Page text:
Traditional Asset Management has been executed through silos within organizations, with each department responsible for its own asset type (buildings, roads, water/wastewater, etc.) or a specific discipline associated with an asset and has focused on short term vs. long term goals. Based on our experience, this approach results in lost opportunity for asset and financial optimization.
We believe that by collaborating with all stakeholders, an integrated strategy will result in a more efficient and effective allocation of capital dollars, while leveraging assets towards the overall goals of our client.
Click on each circle to learn more about each step of the asset management process.
To support the business-focus of any Asset Management Framework, it must be founded on current and long-term BUSINESS OBJECTIVES AND PROCESSES. All decisions and plans must further the overall client objectives and be feasible within the corporate structure that is driven by business processes. In addition, while it is important to ensure tactical strategies to address near-term needs are formed, it is also critical to ensure that the focus on the long-term strategies is not forgotten.
DATA is the integral part of understanding any issue related to an existing asset, whether that be condition data, regulatory/code liability, performance, space utilization, energy consumption, etc. For an organization to determine the optimal data required, it needs to focus on the desired project outcome(s). The type of data collected, the necessary level of detail, and the team or teams responsible for collecting it will all impact the downstream ability to plan based on the data, and the overall project costs. For this project to be successful, the project team must understand the current state of data, and to develop a framework going-forward to allow data collection to be done in alignment with our client’s existing Asset Management Framework. The foundation of any sustainable buildings program is the comparison of the performance or design of capital assets against current industry standards and best practices. What gets measured can be managed. The collection of the appropriate data can allow for benchmarking of current performance, the establishment of reasonable targets for improvement, and the monitoring of progress towards these goals.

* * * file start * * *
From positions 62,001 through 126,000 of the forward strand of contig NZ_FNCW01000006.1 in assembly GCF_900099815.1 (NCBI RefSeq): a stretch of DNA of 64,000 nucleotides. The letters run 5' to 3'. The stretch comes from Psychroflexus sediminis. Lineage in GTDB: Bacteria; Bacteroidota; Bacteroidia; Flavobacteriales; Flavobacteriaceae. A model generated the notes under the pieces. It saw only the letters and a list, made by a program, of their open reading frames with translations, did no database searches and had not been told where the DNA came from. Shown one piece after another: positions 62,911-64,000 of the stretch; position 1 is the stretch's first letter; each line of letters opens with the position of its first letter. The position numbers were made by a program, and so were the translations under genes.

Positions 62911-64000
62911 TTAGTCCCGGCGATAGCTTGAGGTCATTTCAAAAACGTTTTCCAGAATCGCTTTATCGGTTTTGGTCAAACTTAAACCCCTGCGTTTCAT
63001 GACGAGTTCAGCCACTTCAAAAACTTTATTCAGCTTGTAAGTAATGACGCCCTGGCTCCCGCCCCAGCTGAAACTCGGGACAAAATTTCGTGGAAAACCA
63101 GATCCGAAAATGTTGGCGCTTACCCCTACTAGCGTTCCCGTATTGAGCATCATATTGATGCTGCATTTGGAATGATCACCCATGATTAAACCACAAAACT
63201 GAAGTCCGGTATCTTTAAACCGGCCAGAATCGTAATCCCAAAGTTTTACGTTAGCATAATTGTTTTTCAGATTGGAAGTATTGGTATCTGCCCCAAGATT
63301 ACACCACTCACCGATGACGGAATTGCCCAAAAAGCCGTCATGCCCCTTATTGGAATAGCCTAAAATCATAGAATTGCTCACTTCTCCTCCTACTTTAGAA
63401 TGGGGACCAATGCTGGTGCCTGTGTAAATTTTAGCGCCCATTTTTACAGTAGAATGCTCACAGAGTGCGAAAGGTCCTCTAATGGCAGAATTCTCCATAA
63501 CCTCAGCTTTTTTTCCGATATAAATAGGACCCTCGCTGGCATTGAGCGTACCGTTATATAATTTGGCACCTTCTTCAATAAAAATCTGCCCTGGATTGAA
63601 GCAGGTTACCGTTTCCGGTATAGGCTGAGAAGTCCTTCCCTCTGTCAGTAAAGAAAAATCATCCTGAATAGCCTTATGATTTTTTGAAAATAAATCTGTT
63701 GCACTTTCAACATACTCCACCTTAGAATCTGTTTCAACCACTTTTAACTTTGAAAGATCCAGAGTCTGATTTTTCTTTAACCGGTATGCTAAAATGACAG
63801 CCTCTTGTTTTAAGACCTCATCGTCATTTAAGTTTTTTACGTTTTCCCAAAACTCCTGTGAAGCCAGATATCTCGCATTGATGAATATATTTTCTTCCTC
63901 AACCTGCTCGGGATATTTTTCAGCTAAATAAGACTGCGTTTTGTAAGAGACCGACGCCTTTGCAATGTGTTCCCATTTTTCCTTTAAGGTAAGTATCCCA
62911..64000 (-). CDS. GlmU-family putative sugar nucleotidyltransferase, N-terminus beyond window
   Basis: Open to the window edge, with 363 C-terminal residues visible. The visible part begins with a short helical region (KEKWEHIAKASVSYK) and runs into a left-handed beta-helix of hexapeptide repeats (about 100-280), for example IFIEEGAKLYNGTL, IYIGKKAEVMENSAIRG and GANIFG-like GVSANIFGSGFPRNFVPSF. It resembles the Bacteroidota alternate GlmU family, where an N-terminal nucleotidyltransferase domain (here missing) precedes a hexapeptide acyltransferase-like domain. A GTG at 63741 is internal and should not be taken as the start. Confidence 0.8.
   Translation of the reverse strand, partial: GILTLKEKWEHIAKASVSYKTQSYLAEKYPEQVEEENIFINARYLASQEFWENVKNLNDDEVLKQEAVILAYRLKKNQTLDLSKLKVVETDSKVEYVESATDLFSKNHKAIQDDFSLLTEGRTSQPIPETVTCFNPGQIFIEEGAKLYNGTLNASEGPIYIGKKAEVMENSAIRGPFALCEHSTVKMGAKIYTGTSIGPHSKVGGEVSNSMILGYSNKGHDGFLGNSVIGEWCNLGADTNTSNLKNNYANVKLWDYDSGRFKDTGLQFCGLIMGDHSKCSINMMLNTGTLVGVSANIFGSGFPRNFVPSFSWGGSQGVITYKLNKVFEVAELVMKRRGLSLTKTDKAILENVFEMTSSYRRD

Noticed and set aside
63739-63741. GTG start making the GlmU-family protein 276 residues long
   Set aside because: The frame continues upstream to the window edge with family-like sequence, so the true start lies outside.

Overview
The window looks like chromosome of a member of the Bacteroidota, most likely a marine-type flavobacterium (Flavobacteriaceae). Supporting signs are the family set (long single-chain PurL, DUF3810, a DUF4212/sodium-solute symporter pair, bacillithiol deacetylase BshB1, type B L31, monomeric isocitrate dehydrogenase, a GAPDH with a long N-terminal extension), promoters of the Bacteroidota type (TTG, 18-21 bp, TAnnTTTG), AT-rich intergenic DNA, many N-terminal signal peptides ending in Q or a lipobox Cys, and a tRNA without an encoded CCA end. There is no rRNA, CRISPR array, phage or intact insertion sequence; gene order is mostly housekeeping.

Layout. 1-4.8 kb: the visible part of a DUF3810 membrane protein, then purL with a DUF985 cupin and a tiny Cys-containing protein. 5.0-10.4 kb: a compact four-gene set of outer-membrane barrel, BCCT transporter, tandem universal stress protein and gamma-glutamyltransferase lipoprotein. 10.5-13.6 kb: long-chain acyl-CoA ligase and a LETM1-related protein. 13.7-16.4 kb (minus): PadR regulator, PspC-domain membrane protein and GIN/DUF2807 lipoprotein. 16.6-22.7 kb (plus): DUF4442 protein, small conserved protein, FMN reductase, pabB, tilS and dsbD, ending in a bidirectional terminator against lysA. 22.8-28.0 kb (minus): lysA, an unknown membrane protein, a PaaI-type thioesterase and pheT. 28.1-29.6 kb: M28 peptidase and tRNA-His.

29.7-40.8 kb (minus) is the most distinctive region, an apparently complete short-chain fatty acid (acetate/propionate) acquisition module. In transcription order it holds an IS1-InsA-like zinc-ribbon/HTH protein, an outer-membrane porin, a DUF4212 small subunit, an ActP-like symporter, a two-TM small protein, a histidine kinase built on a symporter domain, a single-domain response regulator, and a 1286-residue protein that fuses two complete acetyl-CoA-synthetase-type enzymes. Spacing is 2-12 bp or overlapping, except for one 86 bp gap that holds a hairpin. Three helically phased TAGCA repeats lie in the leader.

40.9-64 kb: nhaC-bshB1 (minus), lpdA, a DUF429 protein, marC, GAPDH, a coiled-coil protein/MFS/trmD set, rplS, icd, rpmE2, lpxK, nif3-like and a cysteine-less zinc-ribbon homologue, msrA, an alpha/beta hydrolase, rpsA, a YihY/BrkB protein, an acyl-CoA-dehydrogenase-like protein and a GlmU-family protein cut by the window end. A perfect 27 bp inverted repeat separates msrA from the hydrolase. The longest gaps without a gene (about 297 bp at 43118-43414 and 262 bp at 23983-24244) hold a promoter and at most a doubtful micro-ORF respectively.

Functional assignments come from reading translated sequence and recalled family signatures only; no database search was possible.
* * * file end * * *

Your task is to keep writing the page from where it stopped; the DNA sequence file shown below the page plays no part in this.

TOOLS: With a clear picture of the type and amount of data that will be required, the next critical factor is related to the tools that will be used to store, manage and manipulate the data. If the dataset is relatively limited a spreadsheet may meet a client’s functionality needs. However, for a large, complex set of data, or where sophisticated prioritization and business case development is required, more robust tools will be required to provide the desired analysis.
PRIORITIZATION: The Competition for Capital continues to increase for portfolio owners/managers as assets age, energy/resource prices rise, and government regulation becomes more intense. The simplistic “High, Medium and Low” prioritization methodologies employed are no longer sufficient to manage portfolio risks. Almost all organizations have a significant deferred maintenance backlog and lack the capital required to address even its “High” needs, not to mention Medium or Low priorities. As such, for complex, diverse portfolios we recommend a more robust priority scheme based on weightings and algorithms supported by overall corporate business objectives. In this way mission critical assets can rightly access higher levels of funding than support assets. Demographics, functional adequacy, energy performance and other key issues that impact business can be built into the priority scheme.
BUDGETING: At this stage of the process, we shift from a highly technical focus (collecting, managing and manipulating building data) that is generally within the comfort zone of the staff responsible for the maintaining the assets and who have a grasp of its complexity. To effectively communicate with the senior executives who will fund the asset management program it is vital that we “translate” all the technical data into a high-level financial and risk-based discussion.
DESIGN EXECUTION AND MONITORING: With the technical requirements clearly communicated, budgets in-place it is time to move the program forward from the planning stage to the design and construction phases. There are two areas of focus that are sometimes overlooked during renewal projects, which are critical to the development of an on-going asset management program. These are commissioning and post project operational monitoring.
Commissioning provides confirmation that the mechanical systems have been installed and are operating as they were designed and should allow for the achievement of the overall goals of the proposed work plan. Post-project operational monitoring also provides additional data to demonstrate that a project achieves the specific results (e.g. energy savings, improved ventilation, etc.) it was designed to. Each of these processes creates additional data that can be fed back into the framework at the foundation to allow for on-going asset management.